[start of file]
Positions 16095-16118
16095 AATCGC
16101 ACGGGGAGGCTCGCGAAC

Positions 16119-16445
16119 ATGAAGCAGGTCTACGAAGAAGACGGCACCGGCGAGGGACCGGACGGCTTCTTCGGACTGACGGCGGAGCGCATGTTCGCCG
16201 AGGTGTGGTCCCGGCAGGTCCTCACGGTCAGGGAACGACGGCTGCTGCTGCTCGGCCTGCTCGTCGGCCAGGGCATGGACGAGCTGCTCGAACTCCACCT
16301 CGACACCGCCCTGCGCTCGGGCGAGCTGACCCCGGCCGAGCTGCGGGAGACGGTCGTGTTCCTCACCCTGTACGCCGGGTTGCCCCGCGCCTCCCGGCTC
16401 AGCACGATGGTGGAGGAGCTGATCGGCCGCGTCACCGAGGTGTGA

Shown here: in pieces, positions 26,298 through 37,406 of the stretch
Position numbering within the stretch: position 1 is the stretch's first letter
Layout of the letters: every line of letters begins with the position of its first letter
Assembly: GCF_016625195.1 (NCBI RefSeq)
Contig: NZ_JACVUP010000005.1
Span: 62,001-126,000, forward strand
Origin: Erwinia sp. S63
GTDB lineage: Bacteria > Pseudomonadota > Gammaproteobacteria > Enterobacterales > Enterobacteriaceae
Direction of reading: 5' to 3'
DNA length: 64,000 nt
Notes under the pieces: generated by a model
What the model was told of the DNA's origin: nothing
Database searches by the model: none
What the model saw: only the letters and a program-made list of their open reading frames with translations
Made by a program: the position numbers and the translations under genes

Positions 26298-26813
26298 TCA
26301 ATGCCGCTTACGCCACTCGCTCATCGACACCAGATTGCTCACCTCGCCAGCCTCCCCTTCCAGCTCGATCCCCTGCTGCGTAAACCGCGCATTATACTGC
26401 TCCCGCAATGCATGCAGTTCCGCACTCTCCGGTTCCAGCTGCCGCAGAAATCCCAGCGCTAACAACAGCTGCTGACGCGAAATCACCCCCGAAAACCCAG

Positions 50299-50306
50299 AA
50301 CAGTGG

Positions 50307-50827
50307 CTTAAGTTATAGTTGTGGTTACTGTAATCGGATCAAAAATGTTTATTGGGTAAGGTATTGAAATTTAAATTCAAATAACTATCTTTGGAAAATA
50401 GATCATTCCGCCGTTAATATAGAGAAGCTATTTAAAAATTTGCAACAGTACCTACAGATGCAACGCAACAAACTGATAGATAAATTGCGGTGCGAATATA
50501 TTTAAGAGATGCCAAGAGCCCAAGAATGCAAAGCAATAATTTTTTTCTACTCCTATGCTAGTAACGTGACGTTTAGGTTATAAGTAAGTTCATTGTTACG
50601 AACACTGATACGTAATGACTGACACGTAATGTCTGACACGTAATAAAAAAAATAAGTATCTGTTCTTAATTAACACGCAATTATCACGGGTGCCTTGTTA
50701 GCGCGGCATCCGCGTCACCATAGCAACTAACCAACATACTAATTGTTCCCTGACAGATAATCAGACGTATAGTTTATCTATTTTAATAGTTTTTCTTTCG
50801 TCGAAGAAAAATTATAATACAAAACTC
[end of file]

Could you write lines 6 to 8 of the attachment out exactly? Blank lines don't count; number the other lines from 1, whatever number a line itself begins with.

16201 AGGTGTGGTCCCGGCAGGTCCTCACGGTCAGGGAACGACGGCTGCTGCTGCTCGGCCTGCTCGTCGGCCAGGGCATGGACGAGCTGCTCGAACTCCACCT
16301 CGACACCGCCCTGCGCTCGGGCGAGCTGACCCCGGCCGAGCTGCGGGAGACGGTCGTGTTCCTCACCCTGTACGCCGGGTTGCCCCGCGCCTCCCGGCTC
16401 AGCACGATGGTGGAGGAGCTGATCGGCCGCGTCACCGAGGTGTGA